Uganda and Tanzania have taken another step toward construction of a major oil export pipeline, while port operations begin in Kenya.
Ugandan President Yoweri Museveni visited Tanzania today to witness Tanzania’s approval of a host government agreement (HGA). Tanzanian President Samia Suluhu Hassan endorsed the HGA.
Total and the two states approved the East African Crude Oil Pipeline (EACOP) on April 11. At the time, they noted the importance of Tanzania approving the HGA.
Speaking at the ceremony in Tanzania, Museveni highlighted the importance of using the oil revenues to create more sustainable, non-finite industries. He also noted the possibility of more crude flowing from the Kadam-Moroto Basin.
The same day, Kenyan President Uhuru Kenyatta oversaw the start of operations at Lamu Port’s first berth.
The port marks the terminus of the proposed Lamu Port South Sudan-Ethiopia Transport (LAPSSET) corridor.
This aims to create a new transport route. It was once intended to serve as the export route for Uganda’s crude, although Kampala ended up opting for the Tanzanian route instead.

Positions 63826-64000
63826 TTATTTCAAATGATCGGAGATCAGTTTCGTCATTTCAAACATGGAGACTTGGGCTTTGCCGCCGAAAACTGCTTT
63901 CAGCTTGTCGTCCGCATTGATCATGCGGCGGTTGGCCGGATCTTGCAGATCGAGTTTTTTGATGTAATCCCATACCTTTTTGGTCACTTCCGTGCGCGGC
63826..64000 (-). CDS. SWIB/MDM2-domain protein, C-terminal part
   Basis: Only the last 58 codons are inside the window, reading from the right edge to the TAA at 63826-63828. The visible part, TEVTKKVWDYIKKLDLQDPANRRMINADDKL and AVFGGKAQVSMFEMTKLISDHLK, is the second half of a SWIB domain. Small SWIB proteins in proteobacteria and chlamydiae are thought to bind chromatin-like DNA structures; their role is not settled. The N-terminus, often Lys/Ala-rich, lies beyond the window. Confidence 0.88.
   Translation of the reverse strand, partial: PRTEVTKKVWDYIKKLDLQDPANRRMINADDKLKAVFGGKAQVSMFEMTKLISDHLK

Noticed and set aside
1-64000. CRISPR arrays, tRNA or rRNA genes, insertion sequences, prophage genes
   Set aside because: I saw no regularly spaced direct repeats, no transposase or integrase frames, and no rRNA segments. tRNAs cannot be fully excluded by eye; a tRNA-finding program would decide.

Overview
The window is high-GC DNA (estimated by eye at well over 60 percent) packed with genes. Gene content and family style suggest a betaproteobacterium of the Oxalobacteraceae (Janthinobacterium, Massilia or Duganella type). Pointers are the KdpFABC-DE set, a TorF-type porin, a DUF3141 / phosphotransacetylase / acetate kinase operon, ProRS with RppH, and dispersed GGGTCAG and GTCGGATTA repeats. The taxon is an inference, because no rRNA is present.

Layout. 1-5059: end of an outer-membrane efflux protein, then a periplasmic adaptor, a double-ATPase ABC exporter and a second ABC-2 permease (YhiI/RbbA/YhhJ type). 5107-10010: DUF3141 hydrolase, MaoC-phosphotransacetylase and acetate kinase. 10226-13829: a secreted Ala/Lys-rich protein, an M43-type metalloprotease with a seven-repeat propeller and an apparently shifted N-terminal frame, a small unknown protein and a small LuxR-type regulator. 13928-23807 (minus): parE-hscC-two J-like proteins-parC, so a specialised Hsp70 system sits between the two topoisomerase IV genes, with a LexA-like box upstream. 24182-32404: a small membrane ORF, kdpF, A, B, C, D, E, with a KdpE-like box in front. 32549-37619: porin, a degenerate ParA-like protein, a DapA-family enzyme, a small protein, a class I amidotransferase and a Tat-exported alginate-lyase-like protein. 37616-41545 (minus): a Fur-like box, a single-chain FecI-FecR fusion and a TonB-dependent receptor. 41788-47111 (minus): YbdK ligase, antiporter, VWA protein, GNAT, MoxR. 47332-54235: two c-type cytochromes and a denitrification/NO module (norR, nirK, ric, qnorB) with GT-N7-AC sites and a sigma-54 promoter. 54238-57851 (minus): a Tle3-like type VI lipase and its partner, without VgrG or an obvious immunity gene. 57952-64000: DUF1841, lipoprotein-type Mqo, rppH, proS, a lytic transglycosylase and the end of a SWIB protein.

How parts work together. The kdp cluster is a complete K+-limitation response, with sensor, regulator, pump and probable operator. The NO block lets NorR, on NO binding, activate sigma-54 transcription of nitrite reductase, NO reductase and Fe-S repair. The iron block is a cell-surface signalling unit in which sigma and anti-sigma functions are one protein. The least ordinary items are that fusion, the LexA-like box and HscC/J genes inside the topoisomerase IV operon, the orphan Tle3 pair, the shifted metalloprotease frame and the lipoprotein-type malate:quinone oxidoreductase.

Kenyatta visited the port to witness the docking of the MV Cap Carmel at the port. The facility will ultimately have 32 berths.
The MV Seago Bremerhaven was the second vessel calling at the port, arriving on May 20.
Kenyatta described the launch of the Lamu berth as a “key milestone” in the LAPSSET project. Once completed, the project will “transform regional economies through increased trade, integration, and inter-connectivity”.
Lamu County has reported the total cost of the port will be 310 billion Kenyan shillings ($2.86bn), for the full 32 berths.
The first phase involves the construction of three berths. These consist of one container berth, one general berth and one bulk berth.
Lamu Governor Fahim Twaha said the port and special economic zone had the “capacity to employ thousands and inject millions of dollars into the economy opening up more opportunistic investments in Lamu, cities and urban centres; transforming Lamu into Kenya’s future Port City and Industrial Hub”.
The Kenya Ports Authority (KPA) has said the second phase of construction at Lamu will involve 16 berths. This will include one berth for LNG and one for oil products.
China Communications Construction Co. (CCCC) has masterminded the first phase of Lamu.